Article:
Radio DJs find sound footing on KOXY's platform


A spoken introduction tiptoes into the program’s opening song. He seems to start speaking at the perfect moment. The clear yet mellow rhythm of the song gives way to the DJ’s voice, which is deep, soft and in tempo. The speed is slow, easing the listener into the next segment.

These are the moments in which junior Ben Knobel’s knack for radio shines brightest. The focus of his program, “Against the Grain,” is squarely on the music he plays. When Knobel does speak, it is nothing like the inane radio talk that is the norm on many FM music stations. Though such chatter is intended to engage the listener, Knobel’s more judicious approach makes for better radio. Each transition is precise, and the way the levels fade and build seems totally natural with him in the booth.

This is the difference between tuning into a radio show and queueing up a playlist on Spotify. On Knobel’s program, which is streamed online through KOXY at 10 p.m. on Thursdays, Knobel’s voice strings together songs more smoothly than gapless playback. He introduces a song, which he’s unearthed from the vast underground and online trove of aspiring artists. D.R.A.M, Keem.the.Cipher and Skepta, for example, are musicians Knobel plays who have Bandcamp pages but no major record deals.

Knobel hates the actual radio. He complains that there is too much talk and the music that does get played constitutes not much more than a combined 20 songs on most stations.

“Besides, a lot of music that they play is misogynistic. The industry that makes that music, I feel like they have ulterior motives,” Knobel said.

On KOXY, he consciously bucks these trends — hence the program’s name, “Against the Grain.” Fitted with a great passion for music, he is not inhibited by commercial interests, censorship and management. He is free to play what he wants, mostly chilled-out hip hop and R&B from relatively obscure artists.

For the third semester in a row, Knobel enters the booth with the hope of providing a musical education to listeners. After the show, he posts his playlist online for listeners to check out. But he also enters the booth for himself.

“It’s for my sanity,” Knobel said. “I let off a lot of steam. I don’t have a lot of time to listen to music as much as I’d like because of academic stuff. I like being forced to listen to some music. To dedicate time specifically for it. It’s a release valve.”

Mika Cribbs (senior) exhibits a similar professionalism which belies her inexperience. It is her first semester in the booth, and she has already fallen in love with internet radio. She hopes to pursue DJing after college. With her dedication, it may well be possible. Each week leading up to her show “West Coast $oul,” which airs Sundays at 9 p.m., she creates a unique graphic to promote the program.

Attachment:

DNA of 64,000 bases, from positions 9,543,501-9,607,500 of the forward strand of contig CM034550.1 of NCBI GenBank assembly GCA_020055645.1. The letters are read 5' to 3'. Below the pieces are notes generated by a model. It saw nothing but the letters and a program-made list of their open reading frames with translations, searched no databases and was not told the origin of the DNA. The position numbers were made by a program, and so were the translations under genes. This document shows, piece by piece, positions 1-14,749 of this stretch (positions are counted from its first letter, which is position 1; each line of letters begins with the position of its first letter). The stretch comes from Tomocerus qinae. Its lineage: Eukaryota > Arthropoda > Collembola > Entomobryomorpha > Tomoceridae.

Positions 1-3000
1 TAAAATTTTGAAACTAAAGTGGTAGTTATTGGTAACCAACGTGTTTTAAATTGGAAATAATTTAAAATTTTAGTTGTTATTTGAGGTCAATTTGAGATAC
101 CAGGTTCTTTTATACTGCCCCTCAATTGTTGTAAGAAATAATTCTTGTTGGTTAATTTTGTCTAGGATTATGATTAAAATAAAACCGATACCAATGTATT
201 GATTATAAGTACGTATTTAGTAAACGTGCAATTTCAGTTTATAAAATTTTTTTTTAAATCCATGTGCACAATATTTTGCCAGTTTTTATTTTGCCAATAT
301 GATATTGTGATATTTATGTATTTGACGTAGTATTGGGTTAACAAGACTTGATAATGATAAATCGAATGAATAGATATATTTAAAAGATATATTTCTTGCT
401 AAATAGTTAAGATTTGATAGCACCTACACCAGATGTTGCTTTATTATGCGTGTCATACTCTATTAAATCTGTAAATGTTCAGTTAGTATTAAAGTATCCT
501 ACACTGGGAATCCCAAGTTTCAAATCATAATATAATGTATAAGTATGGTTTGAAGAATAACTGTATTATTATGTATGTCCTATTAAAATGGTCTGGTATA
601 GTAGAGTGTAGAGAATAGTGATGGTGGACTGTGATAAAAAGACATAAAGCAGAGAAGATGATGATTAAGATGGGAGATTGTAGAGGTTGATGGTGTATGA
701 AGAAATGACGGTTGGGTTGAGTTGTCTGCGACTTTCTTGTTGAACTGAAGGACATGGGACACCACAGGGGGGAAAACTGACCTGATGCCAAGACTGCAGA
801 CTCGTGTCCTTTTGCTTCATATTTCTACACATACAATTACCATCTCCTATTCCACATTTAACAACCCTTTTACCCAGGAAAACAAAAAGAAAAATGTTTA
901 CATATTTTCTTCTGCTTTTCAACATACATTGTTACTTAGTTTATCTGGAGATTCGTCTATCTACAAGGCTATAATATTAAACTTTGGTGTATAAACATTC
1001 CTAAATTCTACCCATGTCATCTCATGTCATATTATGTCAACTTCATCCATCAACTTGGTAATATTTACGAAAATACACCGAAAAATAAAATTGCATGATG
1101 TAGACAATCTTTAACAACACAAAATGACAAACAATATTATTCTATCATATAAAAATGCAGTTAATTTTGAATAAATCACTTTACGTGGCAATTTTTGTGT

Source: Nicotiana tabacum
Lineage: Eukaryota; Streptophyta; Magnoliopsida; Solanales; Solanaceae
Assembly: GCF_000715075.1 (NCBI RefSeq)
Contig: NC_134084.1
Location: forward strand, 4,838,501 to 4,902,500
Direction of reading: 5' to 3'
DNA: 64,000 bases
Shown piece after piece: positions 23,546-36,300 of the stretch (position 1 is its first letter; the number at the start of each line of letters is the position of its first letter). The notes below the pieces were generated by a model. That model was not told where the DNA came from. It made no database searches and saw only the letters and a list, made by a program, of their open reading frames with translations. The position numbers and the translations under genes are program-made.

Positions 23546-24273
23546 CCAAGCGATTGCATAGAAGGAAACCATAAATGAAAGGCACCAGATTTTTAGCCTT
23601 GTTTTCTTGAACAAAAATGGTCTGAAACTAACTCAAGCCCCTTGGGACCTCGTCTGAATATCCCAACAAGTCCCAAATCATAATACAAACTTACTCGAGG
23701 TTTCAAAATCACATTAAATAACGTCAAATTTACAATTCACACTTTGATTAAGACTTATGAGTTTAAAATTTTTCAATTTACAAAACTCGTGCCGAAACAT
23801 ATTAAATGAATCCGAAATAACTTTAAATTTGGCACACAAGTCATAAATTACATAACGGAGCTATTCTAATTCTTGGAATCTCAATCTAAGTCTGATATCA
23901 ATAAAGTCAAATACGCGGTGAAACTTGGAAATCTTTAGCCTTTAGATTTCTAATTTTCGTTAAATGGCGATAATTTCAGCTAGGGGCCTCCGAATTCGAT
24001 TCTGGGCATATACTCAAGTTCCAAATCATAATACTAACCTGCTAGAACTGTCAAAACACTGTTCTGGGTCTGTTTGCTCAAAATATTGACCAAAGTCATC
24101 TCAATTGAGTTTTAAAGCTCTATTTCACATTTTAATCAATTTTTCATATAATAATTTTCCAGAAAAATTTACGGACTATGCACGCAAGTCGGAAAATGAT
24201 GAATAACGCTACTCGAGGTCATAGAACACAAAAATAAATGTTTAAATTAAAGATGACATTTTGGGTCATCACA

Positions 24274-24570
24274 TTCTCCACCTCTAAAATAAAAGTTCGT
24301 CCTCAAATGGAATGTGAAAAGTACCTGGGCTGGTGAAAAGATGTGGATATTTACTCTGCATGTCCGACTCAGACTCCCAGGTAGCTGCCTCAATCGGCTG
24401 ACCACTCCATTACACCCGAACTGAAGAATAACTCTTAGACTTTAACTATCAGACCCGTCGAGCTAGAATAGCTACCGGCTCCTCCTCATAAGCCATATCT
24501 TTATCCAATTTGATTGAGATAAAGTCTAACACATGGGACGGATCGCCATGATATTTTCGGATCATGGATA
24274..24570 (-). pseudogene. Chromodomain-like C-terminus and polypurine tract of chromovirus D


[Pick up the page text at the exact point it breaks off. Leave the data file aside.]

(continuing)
She plays music she discovers in the days leading up the show, songs new and old that have attracted her attention. She uses the program to connect with listeners who have similar tastes.

“Through radio, I’m finding people that share interest in the music I like, which is awesome,” Cribbs said. “It’s a cool way to express myself.”

This usually includes decidedly modern and experimental fare, although occasionally she includes the more popular blues artists of decades past. She is particularly keen on trap R&B, which is a fusion of the newer electronic subgenera with established rhythm and blues stylings. She is something of an evangelist for the unique genre but is by no means restricted to it.

Like Knobel, she focuses on the music. When she does talk, the viewer can sense the smile that must be on her face. She laughs and engages with the silent listeners but does not get carried away with banter. At the end of the show, she sighs and the tone of her voice reveals the truth: she isn’t ready for the hour to end. The time has gone by too quickly, and she still has so much more to play.

KOXY has expanded in the past few years and pivoted its focus to providing a platform for events. The radio lineup is no longer the organization’s top priority, according to station manager Rounak Maiti (senior). Yet the DJs themselves appreciate the support KOXY continues to provide, including a recent revamp of the station’s website and improvements to the streaming service.

The site saw 1,369 unique visitors in October, an increase of 400 from September. Web technician Yinbo Gao (sophomore), who analyzes the data said over 80 percent of traffic on the site listens to the embedded player. Still, this often translates to little more than 10 listeners during some hours of programming. The DJs do not seem too bothered by their relatively limited reach.

“Hell yeah, I wish more people tuned in. I want the whole world to listen,” Knobel said. “But it’s more for me.”

Cribbs is not bothered by her limited outreach either. She knows many non-students who listen to her show and thinks that is more interesting than having a wide audience on campus. She, like many DJs at KOXY, is just happy to have the opportunity to explore her interest in radio and values the service it provides to her personally and the college as a whole.

“You are always going to hear the same songs at parties or on the radio,” Cribbs said. “On KOXY it’s different.”